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2015-2: Analysis Zero
by Anthony G. O'Farrell. |

Logic does not take direct orders (unless you are ordering in bulk, in which case you should contact us to discuss discounts). The book should be ordered direct from the distributors, Lulu.com. It may also be ordered through any bookseller, including online and bricks-and-mortar retailers (from December 2015). Follow the link below for further details of the book's dimensions and previews of its content.

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Now Professor Emeritus of Maynooth University, he devotes himself to research, writing and pro-bono activities, as well as a modicum of outdoor activity and cultural pursuits. He is married, with three surviving children and seven grandchildren.

This book leads up to the starting-point of a rigorous course in basic real analysis. It is designed to satisfy a student who wants to start 'further back' than the axioms of a complete ordered field. Typically, such a student will be in the second or higher year at University, and will have attained some level of mathematical maturity.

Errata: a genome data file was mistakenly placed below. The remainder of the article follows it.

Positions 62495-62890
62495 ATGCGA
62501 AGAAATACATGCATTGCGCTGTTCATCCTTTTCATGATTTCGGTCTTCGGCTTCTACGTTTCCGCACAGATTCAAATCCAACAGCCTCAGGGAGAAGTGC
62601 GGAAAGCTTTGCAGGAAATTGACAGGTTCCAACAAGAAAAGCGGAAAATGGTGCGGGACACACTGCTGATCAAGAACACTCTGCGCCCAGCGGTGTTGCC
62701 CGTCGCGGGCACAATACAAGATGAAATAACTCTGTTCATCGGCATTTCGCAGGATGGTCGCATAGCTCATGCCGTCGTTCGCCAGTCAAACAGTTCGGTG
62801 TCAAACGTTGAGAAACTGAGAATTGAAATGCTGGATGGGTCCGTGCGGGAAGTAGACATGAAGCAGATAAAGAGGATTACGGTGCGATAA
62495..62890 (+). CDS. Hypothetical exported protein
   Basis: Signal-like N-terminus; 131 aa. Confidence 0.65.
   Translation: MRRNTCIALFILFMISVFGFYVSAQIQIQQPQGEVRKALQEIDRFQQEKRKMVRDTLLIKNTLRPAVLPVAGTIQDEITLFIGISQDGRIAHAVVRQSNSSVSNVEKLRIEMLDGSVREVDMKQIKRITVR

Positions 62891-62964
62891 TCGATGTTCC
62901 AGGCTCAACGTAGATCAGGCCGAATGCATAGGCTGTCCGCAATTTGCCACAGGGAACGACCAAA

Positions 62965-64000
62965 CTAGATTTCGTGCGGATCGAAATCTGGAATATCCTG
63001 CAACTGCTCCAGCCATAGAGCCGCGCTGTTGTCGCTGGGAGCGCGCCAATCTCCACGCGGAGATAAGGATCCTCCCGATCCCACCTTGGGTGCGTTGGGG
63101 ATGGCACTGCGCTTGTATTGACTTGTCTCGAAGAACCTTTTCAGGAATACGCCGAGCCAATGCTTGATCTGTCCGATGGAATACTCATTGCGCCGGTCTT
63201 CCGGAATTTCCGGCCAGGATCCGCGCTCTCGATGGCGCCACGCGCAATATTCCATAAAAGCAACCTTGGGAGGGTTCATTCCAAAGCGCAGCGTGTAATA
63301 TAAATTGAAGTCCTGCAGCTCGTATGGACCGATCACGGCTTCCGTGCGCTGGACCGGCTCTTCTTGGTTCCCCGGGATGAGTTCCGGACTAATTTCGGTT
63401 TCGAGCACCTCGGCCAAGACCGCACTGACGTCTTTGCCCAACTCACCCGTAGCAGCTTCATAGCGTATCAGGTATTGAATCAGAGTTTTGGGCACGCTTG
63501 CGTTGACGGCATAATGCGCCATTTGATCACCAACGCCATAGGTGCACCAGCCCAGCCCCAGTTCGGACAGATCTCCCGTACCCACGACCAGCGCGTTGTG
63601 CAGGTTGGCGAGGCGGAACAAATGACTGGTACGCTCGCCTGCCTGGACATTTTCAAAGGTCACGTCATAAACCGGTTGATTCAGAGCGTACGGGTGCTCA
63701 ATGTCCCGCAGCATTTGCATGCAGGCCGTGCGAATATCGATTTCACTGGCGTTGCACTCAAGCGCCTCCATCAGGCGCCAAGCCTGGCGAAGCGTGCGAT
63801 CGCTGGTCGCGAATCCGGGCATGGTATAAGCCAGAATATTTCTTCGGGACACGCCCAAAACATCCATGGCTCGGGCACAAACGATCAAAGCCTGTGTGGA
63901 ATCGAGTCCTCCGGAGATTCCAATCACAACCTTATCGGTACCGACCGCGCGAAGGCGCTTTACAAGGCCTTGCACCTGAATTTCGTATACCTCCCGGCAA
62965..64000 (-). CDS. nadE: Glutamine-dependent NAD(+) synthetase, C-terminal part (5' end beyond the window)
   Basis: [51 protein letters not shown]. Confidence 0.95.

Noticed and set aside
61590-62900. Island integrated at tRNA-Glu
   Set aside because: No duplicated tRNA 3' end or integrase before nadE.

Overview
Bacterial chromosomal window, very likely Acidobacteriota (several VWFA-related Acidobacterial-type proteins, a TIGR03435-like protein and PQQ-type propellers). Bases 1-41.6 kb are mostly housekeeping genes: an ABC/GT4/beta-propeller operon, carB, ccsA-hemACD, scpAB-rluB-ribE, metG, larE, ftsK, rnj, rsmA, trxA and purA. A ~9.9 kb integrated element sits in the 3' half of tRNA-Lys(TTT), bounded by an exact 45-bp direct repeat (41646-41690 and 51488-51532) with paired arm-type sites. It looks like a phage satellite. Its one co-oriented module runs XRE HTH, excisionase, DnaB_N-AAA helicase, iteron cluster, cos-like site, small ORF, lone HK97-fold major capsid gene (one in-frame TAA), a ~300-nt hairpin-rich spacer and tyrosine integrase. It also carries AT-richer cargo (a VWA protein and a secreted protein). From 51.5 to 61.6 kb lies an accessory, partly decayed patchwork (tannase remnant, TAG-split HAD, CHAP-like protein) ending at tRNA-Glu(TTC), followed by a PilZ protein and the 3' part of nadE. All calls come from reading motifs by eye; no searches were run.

We present a foundation in set theory, and build up through the natural numbers, integers, rational numbers, real and complex numbers, and we establish their properties on the basis of some more basic axioms.

We try to avoid various extremes: The theory is not a 'formal theory', in the strict, logical sense. There are no axioms for the logic used. It is thus a rigorous theory for actual people, not for automata.

It does not try to do the impossible. You have to understand that, because of the work of twentieth-century logicians, we know that we cannot place mathematics on the kind of foundation of which David Hilbert dreamed. That is, it is impossible to give an account of analysis (or of any other sufficiently-rich mathematical theory) which is provably consistent. The only comfort I can offer is that if the theory is inconsistent, then it is already inconsistent by the end of the chapter about the natural numbers,

We do not get involved in the technical discussion of mathematical logic.

We avoid doing 'clever' stuff that violates common-sense notions. For instance, we do not insist that every object under discussion be a set (or even a class).

Some of the ideas and concepts introduced are purely auxiliary, and you can forget about them once you have worked through this book. Indeed, the entire book is designed to be read in a week or two, and then forgotten, unless you are one of the people who want to dig deeper still, and get really serious about logic.

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Updated 11-7-2017

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